The group shouted, “You’re eating a Mexican dinner as you’re deporting tens of thousands of people separated from their parents,” and chanted “No borders, no walls, sanctuary for all,” among other slogans.

Members also shouted “Have you listened to it? Have you heard the babies crying? Do you hear them crying?” in reference to the audio tape first leaked by ProPublica on Monday purporting to be a recording of immigrant children crying and begging for their parents.

She had proved to Trump that she was strong. He hated her and now loved her, for slapping down his critics, and probably for choosing a “Mexican” restaurant for a night on the town, and now they’re mocking her. It wasn’t supposed to be like this. Everything was falling apart. But a tough guy cannot blink, ever.

Then it happened. It was over. The tough guy blinked:

President Trump sought to stanch a public outcry over his administration’s “zero tolerance” immigration policy Wednesday, signing an executive order to end family separations at the U.S.-Mexico border after days of insisting he was legally unable to act.

Trump’s abrupt reversal, contradicting his own aides’ defense of the practice, signaled a political retreat after an international backlash over images of hundreds of children being taken from their parents and held in cage-like detention facilities.

But it remained highly uncertain whether the president’s hastily drafted order to keep families together in federal custody while awaiting prosecution for illegal border crossings would withstand potential legal challenges. And senior administration officials said the order did not stipulate that the more than 2,300 children already separated from their parents would be immediately reunited with them.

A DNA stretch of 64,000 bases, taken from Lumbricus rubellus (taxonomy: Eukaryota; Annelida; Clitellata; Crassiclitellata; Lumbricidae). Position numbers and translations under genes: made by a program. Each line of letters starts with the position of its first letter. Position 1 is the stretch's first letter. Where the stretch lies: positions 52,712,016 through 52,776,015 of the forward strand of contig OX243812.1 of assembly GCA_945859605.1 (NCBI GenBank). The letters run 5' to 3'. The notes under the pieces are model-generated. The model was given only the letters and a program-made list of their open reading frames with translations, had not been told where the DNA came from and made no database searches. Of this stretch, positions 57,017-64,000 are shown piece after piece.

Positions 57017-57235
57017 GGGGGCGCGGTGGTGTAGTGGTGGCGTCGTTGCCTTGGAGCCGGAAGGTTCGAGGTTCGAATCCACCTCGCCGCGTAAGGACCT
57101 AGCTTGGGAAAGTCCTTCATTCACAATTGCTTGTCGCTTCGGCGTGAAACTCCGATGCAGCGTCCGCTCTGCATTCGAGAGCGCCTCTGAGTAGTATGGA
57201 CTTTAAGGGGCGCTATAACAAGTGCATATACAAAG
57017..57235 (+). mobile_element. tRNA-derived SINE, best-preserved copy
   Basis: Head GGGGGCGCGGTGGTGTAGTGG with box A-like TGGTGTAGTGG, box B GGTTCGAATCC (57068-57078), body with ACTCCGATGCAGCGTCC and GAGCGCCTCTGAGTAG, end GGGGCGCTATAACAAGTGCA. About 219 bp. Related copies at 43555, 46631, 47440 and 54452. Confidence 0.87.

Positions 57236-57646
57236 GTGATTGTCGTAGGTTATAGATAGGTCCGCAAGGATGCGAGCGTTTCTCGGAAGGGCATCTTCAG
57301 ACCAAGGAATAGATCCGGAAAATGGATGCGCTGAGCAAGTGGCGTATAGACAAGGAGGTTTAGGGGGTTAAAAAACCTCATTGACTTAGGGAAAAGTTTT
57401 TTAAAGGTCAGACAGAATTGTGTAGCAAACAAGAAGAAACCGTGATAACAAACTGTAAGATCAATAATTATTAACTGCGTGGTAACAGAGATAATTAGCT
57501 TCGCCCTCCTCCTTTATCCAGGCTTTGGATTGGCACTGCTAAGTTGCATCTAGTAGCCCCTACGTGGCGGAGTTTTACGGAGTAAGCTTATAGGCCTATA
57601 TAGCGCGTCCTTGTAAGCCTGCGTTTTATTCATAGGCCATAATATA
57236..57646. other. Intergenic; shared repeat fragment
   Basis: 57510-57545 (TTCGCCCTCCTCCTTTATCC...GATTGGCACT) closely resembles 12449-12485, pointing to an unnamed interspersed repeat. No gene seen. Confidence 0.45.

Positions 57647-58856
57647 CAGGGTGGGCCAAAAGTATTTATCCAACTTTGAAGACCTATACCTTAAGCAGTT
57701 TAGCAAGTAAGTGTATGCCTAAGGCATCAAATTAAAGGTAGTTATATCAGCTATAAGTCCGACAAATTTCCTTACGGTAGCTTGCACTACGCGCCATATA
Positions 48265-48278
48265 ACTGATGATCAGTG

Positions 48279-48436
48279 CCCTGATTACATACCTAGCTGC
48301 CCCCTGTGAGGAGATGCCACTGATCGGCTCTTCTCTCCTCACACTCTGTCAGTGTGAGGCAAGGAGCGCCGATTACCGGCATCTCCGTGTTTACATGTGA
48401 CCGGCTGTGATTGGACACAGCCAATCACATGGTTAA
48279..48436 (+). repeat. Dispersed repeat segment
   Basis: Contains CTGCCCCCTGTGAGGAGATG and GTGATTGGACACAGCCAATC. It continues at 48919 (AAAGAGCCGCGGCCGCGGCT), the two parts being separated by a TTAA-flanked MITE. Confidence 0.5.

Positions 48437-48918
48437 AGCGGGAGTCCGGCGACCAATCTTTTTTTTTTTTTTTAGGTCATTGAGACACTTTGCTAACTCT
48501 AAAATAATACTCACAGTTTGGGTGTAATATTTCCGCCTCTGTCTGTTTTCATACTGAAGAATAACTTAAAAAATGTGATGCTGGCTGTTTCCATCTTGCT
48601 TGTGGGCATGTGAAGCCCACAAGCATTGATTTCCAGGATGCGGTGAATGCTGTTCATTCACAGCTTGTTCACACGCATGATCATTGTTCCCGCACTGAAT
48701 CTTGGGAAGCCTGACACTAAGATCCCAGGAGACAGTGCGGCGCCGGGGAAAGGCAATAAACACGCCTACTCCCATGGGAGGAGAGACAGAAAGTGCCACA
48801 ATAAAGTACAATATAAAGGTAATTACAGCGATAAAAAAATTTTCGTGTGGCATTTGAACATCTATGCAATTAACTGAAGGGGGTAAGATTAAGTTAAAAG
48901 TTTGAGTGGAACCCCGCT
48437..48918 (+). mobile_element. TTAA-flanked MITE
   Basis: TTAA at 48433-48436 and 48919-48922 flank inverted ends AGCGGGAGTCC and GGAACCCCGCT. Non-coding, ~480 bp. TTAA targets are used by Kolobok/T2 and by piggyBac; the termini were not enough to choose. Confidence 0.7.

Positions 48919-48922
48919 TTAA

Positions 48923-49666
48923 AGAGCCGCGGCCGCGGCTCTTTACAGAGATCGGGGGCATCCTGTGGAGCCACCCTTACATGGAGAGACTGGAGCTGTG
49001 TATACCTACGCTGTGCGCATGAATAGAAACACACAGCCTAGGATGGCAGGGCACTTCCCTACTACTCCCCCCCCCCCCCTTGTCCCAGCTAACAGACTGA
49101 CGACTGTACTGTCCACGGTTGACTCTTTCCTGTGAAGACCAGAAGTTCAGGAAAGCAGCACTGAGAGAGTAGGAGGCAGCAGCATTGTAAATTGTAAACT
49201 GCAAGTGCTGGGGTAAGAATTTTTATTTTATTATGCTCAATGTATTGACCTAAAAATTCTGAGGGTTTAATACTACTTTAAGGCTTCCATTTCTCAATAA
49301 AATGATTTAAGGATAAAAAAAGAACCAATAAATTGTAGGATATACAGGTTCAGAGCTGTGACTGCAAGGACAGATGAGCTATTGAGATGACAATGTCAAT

He would still be tough and so would she:

Trump implored Congress to provide a legislative solution as the House prepared to vote Thursday on a pair of Republican immigration bills amid skepticism that either could pass. And in a bid to up the pressure, Homeland Security Secretary Kirstjen Nielsen warned lawmakers during a private briefing on Capitol Hill that the family separations could resume if they fail to act.

At the same time, a senior Justice Department official told reporters that the administration had little legal recourse but to release the families after 20 days unless a judge grants an exemption to a 1997 court settlement and subsequent rulings limiting the detention of children.

And then it wouldn’t be their fault. They’d be powerless (and weak) of course – an odd admission – but this was a mess:

The executive order came after a day of frantic White House meetings as administration lawyers scrambled to produce a legally sound document to solve Trump’s political dilemma. Trump had begun to doubt his strategy, telling Republican lawmakers privately on Tuesday night that the images of the children were a “bad issue” for the GOP.

Early Wednesday, Trump surprised his aides by ordering them to write an executive order and saying he wanted to sign it before leaving for Minnesota, despite telling reporters Friday that such an order could not be done. Chief of Staff John F. Kelly and White House Counsel Donald McGahn pushed back, arguing that an executive order could not be written to comply with the legal limits on child detentions – an argument that Trump had championed publicly in recent days – prompting a debate among the president and his aides, according to officials with knowledge of the deliberations.